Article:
The Supreme Court said, "Laws which keep the races apart do not mean that one race is better or worse than the other" but in reality, that was exactly what it meant. Blacks were soon seen as a second-rate race, and this was not only in the South. Although Northern states had no official Jim Crow laws, racism spread throughout the whole country. In 1916, US President Wilson, the most powerful man in the world, said, "Segregation is not humiliating and is a benefit for you Black gentlemen," - he clearly had no idea how blacks felt, but they couldn't tell him. Protesters complained to the White House, but their pleas fell on deaf ears. What a difference from the words of George Washington 150 years before - "All men are created equal".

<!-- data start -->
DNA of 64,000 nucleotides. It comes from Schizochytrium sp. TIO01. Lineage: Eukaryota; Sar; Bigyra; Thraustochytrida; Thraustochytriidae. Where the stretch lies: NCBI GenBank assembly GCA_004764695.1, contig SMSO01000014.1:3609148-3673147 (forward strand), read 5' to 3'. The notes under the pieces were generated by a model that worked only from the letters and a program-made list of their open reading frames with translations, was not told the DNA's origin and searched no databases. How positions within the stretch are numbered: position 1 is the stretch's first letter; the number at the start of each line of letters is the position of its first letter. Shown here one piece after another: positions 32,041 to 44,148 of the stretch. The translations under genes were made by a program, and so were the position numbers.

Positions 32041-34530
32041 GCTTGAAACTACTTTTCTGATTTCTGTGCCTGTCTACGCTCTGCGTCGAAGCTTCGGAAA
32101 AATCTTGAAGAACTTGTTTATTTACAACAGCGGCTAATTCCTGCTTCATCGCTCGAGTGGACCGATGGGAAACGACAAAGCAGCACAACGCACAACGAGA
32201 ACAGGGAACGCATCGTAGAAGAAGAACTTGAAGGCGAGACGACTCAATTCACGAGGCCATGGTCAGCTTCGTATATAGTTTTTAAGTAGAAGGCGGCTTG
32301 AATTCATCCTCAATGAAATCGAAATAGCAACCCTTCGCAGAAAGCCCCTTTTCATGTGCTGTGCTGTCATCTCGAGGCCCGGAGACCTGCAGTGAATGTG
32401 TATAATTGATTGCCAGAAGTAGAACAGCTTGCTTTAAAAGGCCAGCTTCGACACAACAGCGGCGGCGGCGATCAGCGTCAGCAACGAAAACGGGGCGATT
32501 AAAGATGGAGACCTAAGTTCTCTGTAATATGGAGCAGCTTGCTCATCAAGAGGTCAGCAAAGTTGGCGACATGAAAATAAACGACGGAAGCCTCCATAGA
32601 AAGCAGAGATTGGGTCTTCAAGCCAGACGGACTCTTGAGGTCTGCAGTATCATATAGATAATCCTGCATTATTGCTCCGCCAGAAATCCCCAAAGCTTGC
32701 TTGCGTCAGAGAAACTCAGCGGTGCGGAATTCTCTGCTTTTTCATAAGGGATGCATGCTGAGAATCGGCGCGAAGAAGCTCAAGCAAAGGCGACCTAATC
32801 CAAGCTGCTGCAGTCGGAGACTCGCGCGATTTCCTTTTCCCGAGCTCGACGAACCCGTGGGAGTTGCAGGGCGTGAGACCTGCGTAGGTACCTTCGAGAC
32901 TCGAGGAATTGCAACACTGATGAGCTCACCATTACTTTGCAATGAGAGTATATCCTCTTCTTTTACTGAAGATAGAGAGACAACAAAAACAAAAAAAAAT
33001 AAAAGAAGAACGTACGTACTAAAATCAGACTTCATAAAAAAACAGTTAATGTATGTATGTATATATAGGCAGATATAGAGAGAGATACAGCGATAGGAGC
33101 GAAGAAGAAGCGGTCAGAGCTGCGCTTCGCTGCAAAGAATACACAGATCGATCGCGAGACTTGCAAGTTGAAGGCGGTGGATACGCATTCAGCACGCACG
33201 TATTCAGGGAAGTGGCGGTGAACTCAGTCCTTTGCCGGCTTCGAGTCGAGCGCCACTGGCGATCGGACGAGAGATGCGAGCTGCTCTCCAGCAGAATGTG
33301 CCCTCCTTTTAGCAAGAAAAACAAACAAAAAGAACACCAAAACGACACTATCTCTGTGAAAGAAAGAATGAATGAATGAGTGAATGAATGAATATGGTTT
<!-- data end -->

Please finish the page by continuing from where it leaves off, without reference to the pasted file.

So the 'separate but equal' description of the living conditions of a black American was one that rarely accurately portrayed the life of these people. In the South, they were definitely separated, completely isolated usually, but they were by no stretch of the imagination equal. They had to live in a world where everything they had was inferior to what the whites next door might have, where they